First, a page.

Physician Shortage Could Hit 100K by 2030
Physician shortage remains a major healthcare problem in the U.S., with new research showing that projected physician demand will continue to grow faster than the supply. The latest projections continue to align with previous estimates, showing a projected shortage of between 40,800 and 104,900 doctors by 2030, according to the Association of American Medical Colleges (AAMC).
With a growing and ageing population, the projected shortage becomes more worrisome. It’s estimated that by 2030, the number of Americans aged 65 and older will increase by 55 percent. “As patients get older, they need two to three times as many services, mostly in speciality care, which is where the shortages are particularly severe,” said AAMC President and CEO Darrell G. Kirch, MD.
The AAMC report aggregates the shortages in four broad categories: primary care, medical specialities, surgical specialities, and other specialities. By 2030, the study estimates a shortfall of between 7,300 and 43,100 primary care physicians. Non-primary care specialities are expected to experience a shortfall of between 33,500 and 61,800 physicians. These findings are largely consistent with the 2015 and 2016 reports. In particular, the supply of surgical specialists is expected to remain level, while demand increases.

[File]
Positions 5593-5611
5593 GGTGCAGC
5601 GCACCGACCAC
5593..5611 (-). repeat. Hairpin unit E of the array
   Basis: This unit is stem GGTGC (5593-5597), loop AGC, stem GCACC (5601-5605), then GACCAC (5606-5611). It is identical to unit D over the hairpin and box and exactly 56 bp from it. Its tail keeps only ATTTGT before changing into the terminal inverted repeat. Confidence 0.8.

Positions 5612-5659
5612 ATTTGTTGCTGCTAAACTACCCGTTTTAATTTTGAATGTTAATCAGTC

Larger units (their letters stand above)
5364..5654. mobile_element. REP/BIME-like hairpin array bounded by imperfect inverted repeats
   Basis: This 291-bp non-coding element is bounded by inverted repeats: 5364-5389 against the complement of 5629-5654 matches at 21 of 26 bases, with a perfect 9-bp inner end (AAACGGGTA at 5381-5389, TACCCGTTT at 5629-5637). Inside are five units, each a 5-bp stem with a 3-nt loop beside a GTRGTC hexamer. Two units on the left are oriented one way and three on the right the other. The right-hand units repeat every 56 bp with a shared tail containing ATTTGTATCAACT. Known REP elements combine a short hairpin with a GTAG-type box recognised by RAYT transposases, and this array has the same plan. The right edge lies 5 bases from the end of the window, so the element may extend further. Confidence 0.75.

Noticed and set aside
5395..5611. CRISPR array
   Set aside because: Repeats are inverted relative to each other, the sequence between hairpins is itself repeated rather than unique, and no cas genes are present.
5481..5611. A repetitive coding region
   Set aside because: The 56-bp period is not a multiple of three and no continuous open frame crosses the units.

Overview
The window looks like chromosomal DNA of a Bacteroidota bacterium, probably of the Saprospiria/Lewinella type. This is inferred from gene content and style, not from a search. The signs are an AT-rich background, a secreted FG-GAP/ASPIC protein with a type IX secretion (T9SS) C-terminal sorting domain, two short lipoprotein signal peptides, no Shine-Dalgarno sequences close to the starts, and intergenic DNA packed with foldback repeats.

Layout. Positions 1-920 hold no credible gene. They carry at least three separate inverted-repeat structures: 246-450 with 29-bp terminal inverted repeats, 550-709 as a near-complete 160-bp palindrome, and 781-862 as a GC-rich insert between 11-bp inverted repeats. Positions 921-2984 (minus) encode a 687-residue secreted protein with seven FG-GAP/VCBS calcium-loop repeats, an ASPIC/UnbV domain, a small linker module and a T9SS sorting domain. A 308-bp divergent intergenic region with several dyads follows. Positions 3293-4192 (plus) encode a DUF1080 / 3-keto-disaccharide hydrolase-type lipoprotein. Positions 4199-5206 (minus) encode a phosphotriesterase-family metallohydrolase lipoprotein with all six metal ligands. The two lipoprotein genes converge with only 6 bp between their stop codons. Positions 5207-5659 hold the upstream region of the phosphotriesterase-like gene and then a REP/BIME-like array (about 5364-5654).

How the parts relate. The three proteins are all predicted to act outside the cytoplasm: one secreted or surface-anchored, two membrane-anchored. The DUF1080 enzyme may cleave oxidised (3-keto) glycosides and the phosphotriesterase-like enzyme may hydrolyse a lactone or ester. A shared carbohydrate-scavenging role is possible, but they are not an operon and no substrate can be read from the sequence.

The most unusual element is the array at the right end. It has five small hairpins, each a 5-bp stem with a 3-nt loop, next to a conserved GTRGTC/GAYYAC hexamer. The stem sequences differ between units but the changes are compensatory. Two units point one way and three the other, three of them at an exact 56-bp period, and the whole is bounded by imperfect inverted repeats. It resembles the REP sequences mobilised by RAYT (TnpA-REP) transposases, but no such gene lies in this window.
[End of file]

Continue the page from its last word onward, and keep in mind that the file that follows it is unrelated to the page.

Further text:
Swift action is needed to prevent the shortage problem becoming a dangerous healthcare crisis. The AAMC supports a multipronged solution, including expanding medical school class sizes and increasing federal support for an additional 3,000 new residency positions per year over the next five years.
Opening new branches of medical schools is among key strategies adopted by numerous states to help alleviate the physician shortage.
Source: Fierce Healthcare
Image Credit: Pixabay
Published on : Tue, 21 Mar 2017